Like Buffalo's Erie Canal Harbor, the street has become a summertime events center and concert venue.
And for the first time in three decades, tourists now have a clear path between Niagara Falls State Park and downtown restaurants and attractions.
The move that made the street possible - the state's 2009 demolition of the Wintergarden - has spurred other recent developments in the downtown core:
. DiCienzo, whose family owns many of the high-rise hotels in Niagara Falls, Ont., has added a T.G.I. Friday's restaurant and patio to its Sheraton hotel, which faces Old Falls Street.
. Buffalo developer Carl P. Paladino converted the vacant United Office Building into a $10 million boutique hotel with offices.
. Canadian developer Faisal Merani has refurbished two hotels on the American side and is working on a third.
. Harry Stinson, a Toronto developer, is beginning a $26 million restoration of the historic Hotel Niagara.
"While the market wasn't spectacular when we got in, we have seen steady growth year after year," Merani said. "We see many more travelers coming into the area."
Labor issues in the city also have improved, officials and developers said, without much of the union leadership that in years past was tied to organized crime.
"It's still hanging around," Stinson said, "but those old guys are either locked up or dead."
If the city was in critical condition a decade ago, the state's additions to the tourism infrastructure have stabilized it and, as one developer put it, "laid the foundation" for future growth.
Behind much of the change is Schoepflin, who has largely avoided the spotlight. He knows the challenges of this troubled city more than the average state bureaucrat.
Schoepflin was born in Niagara Falls, where his parents still reside, and trying to resurrect the city is a personal challenge for him. "The easy thing to do is sit back and let people decide your future for you," he said. "I don't accept that for myself or for my city."
City leaders say it's Schoepflin's knowledge of urban planning and development that catches the ear of developers and state leaders. But unlike the long stream of officials who have tried to revive this city, Schoepflin doesn't claim to have a magic elixir for his hometown.
"The idea that the city can decline over a period of time, and can be saved with one project, it's just not reality," Schoepflin said.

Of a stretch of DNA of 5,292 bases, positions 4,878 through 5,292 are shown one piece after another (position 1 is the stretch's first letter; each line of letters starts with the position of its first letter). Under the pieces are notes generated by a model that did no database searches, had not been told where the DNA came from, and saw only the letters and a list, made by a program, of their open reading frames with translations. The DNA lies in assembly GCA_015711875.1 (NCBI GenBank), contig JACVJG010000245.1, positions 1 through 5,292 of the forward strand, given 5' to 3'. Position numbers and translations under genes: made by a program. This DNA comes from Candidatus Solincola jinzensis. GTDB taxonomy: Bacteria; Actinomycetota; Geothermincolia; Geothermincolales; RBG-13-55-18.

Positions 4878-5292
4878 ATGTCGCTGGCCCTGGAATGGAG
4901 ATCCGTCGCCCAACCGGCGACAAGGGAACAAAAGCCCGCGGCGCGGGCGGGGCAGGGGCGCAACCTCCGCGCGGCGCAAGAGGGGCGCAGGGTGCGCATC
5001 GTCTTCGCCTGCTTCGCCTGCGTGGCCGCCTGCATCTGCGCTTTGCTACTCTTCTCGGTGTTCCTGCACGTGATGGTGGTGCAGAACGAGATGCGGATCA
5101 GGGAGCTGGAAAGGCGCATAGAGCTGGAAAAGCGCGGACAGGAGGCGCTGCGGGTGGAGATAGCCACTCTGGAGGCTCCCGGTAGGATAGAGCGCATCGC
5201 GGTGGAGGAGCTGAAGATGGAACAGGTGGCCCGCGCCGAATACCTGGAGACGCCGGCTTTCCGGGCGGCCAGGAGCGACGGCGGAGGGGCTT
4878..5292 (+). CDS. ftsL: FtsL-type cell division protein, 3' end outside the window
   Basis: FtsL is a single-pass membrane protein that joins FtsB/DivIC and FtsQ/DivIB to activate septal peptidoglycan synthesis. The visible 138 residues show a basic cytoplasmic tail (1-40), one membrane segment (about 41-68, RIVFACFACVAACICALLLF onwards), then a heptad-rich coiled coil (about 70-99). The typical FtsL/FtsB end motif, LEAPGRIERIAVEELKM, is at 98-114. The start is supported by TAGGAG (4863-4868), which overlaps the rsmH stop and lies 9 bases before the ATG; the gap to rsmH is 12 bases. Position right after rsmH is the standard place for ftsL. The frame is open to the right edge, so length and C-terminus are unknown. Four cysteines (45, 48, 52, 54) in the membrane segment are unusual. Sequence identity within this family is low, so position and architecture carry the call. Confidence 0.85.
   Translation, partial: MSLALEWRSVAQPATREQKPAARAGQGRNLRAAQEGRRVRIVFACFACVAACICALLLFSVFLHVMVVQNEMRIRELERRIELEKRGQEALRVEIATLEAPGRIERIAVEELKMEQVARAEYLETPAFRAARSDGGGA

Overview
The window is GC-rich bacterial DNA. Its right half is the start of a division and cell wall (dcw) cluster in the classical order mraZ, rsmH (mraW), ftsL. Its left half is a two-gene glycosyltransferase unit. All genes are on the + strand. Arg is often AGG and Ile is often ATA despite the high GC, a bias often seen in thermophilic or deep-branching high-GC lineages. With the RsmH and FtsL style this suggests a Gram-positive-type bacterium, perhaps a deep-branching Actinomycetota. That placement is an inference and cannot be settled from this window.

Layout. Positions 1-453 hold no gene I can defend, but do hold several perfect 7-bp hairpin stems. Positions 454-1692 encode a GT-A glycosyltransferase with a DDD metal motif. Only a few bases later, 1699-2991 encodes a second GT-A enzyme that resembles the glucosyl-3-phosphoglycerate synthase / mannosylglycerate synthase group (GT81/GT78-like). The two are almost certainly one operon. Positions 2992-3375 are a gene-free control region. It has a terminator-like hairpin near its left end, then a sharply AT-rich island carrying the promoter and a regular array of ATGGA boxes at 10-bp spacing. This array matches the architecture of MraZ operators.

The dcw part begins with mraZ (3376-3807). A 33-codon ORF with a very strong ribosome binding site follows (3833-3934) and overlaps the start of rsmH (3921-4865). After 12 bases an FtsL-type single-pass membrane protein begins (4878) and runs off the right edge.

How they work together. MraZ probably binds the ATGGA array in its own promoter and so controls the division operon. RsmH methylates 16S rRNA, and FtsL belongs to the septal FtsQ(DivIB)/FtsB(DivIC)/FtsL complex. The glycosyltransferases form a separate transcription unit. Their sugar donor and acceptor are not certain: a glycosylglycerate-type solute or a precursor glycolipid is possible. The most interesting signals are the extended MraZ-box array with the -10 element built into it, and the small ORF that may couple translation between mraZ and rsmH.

Rather, he said, the city will prosper by staying focused on incremental developments that play to the city's natural assets.
Instead of building skyscrapers, wax museums and fun houses like those in Canada, he said, the city should connect its people to the Niagara River, where they can bike, hike, canoe, rock-climb and ride a zip-line within sight of a natural wonder.
Travelers could then transition from the roaring cataracts to an urban setting of streetside shops, restaurants and classy attractions such as the Culinary Institute.
"You could have a very different experience, day to day and even hour to hour, depending on where you were in the city," Schoepflin said. "The way to maximize your potential is to double down on your strengths as opposed to trying to be something you're not."
What's clear to most observers is that such a place will only develop with continued private investment and a sense of cooperation that has long eluded the many layers of local and state government here.
If a successful tourism plan continues to take hold, they say, it could help the city combat its dwindling tax revenues, its high unemployment and its blighted neighborhoods - challenges that continue to hobble Niagara Falls.
But the seeds to the city's resurrection, Schoepflin says, are starting to take root.
"We have just weathered a clearly large storm and turned a corner," he said. "And we have a long way to go, but our hardest days are behind us."
A decade of doing
USA Niagara Development's key projects in Falls
Turned vacant building into a $20 million conference center
Began study to reconfigure the Robert Moses Parkway in the city
Helped upgrade seven of the city's hotels, including a $34 million Sheraton
Helped Carl P. Paladino acquire vacant office building, now a $10 million boutique hotel
Demolished the Wintergarden and built Old Falls Street, connecting Niagara Falls State Park to the city
Funded half of the $30 million Culinary Institute Niagara Falls, which has spurred other development